Also, I've done the same lens correction in DXO and nothing appears...
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Bruce Houstoun

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What camera/lens combo is this lens correction for?
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Antoine Hlmn

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In this case, it’s on a DxO one, but it’s on all combos.

After more investigation, it looks to be related to the rendering of the picture.

Here is example of the rendering engine giving up on the lowest part of the picture.
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Antoine Hlmn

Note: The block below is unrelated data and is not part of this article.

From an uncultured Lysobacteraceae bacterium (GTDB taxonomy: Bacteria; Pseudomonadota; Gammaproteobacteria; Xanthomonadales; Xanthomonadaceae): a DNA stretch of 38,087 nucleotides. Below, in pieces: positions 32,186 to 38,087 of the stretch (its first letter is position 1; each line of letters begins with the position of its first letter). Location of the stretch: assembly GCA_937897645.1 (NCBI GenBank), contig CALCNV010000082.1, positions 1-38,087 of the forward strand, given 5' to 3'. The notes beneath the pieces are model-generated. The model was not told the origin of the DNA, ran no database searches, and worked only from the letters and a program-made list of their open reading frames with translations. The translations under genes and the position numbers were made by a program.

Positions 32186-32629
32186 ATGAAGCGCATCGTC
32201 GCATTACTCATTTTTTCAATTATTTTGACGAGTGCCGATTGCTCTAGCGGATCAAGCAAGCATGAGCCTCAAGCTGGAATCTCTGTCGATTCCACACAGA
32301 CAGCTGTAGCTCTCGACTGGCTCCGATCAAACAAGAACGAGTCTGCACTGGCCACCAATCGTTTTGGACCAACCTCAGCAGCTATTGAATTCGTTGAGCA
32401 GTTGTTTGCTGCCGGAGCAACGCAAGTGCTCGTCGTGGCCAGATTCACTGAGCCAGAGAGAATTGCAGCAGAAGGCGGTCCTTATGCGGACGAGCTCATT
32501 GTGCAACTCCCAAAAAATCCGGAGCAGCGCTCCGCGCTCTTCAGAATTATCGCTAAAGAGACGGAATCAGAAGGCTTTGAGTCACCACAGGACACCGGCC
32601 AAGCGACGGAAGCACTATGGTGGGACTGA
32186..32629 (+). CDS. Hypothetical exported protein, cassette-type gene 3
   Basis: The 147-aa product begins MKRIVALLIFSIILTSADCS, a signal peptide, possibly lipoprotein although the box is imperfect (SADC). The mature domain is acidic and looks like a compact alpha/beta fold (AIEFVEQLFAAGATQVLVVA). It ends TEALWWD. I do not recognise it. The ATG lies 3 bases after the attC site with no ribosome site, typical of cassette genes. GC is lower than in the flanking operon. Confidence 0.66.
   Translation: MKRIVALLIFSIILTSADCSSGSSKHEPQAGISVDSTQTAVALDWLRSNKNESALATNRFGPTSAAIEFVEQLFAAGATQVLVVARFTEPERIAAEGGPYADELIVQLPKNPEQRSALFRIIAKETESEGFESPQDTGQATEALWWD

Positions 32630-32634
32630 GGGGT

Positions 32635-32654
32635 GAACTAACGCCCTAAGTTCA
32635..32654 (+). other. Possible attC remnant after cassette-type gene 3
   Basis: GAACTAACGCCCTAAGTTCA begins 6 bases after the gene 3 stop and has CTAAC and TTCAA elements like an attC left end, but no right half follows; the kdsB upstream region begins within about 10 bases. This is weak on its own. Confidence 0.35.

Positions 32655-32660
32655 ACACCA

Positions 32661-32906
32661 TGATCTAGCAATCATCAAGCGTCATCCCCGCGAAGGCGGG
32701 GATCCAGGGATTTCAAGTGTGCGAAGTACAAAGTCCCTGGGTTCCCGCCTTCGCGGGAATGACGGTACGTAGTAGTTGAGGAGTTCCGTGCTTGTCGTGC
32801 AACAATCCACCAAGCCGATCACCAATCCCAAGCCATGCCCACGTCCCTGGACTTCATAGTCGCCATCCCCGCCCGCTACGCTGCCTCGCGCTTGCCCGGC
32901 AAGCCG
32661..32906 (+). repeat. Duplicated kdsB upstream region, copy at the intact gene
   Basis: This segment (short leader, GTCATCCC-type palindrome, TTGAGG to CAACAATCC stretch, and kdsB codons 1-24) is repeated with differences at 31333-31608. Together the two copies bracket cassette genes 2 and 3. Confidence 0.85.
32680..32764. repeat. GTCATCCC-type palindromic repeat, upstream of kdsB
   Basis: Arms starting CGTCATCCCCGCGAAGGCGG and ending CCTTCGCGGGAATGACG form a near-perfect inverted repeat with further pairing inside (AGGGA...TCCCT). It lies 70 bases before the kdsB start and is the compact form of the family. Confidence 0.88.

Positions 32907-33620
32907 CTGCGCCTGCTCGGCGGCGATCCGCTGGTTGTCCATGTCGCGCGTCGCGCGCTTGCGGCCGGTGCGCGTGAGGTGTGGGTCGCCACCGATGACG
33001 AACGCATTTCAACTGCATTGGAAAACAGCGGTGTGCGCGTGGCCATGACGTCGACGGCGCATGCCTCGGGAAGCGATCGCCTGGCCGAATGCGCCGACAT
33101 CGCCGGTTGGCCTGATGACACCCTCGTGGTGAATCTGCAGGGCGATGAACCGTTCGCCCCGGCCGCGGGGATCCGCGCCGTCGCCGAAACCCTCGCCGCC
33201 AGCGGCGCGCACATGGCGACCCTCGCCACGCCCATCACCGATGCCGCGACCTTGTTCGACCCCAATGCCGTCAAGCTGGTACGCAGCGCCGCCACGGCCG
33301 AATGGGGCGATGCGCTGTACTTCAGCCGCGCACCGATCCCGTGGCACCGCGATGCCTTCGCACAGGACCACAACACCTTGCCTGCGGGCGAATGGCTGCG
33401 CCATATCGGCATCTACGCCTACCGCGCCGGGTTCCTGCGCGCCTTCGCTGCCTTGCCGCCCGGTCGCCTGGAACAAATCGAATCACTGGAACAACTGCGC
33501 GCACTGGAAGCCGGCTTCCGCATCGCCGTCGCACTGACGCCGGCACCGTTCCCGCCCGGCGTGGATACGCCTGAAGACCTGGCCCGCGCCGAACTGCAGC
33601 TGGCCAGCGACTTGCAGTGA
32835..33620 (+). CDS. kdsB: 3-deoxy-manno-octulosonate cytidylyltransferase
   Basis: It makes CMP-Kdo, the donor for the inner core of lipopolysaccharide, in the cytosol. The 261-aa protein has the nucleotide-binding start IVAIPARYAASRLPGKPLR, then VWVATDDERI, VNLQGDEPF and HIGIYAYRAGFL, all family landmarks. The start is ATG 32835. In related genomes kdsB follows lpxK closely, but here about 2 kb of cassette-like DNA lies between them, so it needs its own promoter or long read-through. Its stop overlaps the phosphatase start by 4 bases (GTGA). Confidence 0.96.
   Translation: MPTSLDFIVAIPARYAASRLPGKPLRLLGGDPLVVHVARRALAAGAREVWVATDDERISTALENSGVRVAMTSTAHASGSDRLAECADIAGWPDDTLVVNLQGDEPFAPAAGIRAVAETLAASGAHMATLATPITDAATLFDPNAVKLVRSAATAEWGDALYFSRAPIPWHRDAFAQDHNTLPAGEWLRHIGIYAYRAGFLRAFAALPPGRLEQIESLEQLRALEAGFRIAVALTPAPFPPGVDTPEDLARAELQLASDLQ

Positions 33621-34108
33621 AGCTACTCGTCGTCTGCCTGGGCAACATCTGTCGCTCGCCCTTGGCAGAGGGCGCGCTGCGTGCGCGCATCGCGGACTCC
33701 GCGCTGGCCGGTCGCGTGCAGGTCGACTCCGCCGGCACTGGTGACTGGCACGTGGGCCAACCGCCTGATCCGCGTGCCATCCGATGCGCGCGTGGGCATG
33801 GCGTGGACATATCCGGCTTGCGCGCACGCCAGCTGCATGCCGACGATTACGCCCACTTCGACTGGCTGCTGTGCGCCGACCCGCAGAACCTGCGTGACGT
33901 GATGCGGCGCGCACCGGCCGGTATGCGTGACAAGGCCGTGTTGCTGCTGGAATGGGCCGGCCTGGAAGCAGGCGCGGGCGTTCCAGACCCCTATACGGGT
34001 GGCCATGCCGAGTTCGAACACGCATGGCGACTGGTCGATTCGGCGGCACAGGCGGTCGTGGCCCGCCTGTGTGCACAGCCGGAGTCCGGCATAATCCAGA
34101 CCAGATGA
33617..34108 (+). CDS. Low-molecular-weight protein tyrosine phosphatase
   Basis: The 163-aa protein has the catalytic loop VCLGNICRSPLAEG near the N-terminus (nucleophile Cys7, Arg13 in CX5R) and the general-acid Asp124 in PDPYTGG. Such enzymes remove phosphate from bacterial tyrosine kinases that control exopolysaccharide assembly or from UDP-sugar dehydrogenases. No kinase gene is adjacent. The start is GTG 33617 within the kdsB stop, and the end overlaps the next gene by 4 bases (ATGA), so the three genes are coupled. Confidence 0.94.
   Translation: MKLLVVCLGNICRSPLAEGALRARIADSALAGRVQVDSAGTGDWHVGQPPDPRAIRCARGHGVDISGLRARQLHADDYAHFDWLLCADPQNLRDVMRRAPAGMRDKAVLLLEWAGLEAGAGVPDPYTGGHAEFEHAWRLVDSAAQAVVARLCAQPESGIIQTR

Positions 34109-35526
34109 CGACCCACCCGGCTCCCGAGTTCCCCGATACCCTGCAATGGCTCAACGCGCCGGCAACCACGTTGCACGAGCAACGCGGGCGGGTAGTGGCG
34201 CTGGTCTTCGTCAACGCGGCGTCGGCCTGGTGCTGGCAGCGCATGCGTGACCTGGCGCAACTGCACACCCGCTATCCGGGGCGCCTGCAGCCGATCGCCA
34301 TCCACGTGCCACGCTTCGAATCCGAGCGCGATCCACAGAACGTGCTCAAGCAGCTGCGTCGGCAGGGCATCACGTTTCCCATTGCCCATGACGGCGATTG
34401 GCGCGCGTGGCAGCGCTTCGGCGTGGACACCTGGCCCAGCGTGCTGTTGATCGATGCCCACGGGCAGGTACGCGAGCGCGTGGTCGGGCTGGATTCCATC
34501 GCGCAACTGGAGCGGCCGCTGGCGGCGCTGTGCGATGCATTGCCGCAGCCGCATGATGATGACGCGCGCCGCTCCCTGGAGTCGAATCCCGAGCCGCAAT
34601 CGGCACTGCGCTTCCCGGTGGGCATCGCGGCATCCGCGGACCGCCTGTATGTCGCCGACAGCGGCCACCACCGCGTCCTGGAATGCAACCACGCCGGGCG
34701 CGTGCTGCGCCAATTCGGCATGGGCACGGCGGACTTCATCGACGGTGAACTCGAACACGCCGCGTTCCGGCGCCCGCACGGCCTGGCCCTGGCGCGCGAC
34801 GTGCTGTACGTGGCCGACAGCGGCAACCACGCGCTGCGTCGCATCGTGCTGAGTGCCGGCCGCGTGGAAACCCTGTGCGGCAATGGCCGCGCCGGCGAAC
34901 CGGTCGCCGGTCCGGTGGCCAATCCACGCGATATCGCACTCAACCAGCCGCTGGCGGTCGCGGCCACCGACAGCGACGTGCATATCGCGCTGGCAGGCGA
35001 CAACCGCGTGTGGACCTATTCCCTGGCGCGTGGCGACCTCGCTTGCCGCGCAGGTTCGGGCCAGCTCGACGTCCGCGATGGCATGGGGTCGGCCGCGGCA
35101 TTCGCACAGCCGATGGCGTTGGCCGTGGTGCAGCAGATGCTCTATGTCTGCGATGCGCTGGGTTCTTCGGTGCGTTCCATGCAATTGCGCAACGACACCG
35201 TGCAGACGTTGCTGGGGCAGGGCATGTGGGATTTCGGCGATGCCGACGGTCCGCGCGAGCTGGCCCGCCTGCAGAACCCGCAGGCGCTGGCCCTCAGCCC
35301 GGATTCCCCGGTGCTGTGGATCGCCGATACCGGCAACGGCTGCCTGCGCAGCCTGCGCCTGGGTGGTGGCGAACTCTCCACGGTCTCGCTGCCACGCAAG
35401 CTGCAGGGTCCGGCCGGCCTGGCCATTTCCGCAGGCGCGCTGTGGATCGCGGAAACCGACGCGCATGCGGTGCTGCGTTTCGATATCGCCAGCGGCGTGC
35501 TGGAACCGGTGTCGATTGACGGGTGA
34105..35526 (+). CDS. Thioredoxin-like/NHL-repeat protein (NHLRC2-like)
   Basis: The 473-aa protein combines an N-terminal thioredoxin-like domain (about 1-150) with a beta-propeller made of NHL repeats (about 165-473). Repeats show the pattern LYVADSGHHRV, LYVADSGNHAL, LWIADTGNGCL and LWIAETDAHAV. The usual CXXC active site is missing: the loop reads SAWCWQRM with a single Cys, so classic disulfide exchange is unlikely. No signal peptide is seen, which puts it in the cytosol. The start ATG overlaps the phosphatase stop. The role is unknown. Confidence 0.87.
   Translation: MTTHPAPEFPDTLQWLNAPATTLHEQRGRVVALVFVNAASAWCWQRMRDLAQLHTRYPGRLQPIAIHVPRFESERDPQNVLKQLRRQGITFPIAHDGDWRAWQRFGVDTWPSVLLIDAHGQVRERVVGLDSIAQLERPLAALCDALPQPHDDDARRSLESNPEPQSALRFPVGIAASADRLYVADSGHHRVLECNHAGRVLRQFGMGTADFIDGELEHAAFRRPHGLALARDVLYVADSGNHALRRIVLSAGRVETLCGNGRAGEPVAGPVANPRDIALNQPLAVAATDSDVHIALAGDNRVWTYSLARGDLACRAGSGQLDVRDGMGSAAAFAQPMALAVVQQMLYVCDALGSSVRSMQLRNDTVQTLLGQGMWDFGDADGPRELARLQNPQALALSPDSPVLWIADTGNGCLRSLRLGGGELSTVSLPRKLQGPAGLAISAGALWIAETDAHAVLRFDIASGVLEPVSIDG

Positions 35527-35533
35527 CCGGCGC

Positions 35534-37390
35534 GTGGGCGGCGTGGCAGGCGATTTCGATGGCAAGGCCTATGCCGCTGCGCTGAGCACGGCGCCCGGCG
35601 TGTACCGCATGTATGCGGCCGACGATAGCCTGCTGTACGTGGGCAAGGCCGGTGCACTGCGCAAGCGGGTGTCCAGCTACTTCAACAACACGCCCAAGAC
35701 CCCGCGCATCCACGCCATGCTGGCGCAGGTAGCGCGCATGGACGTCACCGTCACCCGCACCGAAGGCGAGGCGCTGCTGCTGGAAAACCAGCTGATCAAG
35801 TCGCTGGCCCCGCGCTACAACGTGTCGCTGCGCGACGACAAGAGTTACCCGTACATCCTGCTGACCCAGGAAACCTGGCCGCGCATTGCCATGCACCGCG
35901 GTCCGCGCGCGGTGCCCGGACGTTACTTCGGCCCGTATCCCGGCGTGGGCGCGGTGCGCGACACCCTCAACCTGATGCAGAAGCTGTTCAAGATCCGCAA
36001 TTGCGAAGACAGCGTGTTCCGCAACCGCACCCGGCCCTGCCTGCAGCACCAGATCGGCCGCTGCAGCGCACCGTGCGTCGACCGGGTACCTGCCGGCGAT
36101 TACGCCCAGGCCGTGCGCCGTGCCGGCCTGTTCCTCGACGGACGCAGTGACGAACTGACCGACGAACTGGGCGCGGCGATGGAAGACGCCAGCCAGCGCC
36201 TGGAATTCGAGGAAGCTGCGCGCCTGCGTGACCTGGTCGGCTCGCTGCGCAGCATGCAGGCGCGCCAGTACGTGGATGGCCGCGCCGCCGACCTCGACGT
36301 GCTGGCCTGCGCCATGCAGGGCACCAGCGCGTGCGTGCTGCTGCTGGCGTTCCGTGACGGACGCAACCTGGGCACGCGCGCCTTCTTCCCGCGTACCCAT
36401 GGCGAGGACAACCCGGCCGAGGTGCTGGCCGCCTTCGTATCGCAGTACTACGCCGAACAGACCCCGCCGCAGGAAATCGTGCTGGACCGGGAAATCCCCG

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Well... “Internal Server Error“
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Steve Sprengel, Champion

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It's moiré between the original sensor pixels and the remapped positions not between the image pixels and the display pixels.  The respondent asked about the camera/lens combo to see if it is a known profile with bad math or a very new one that isn't quite right, yet. 
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Antoine Hlmn

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Strange indeed, there is no such behavior with the same image corrected by PhotoLab...

(Still can’t upload an image)
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Steve Sprengel, Champion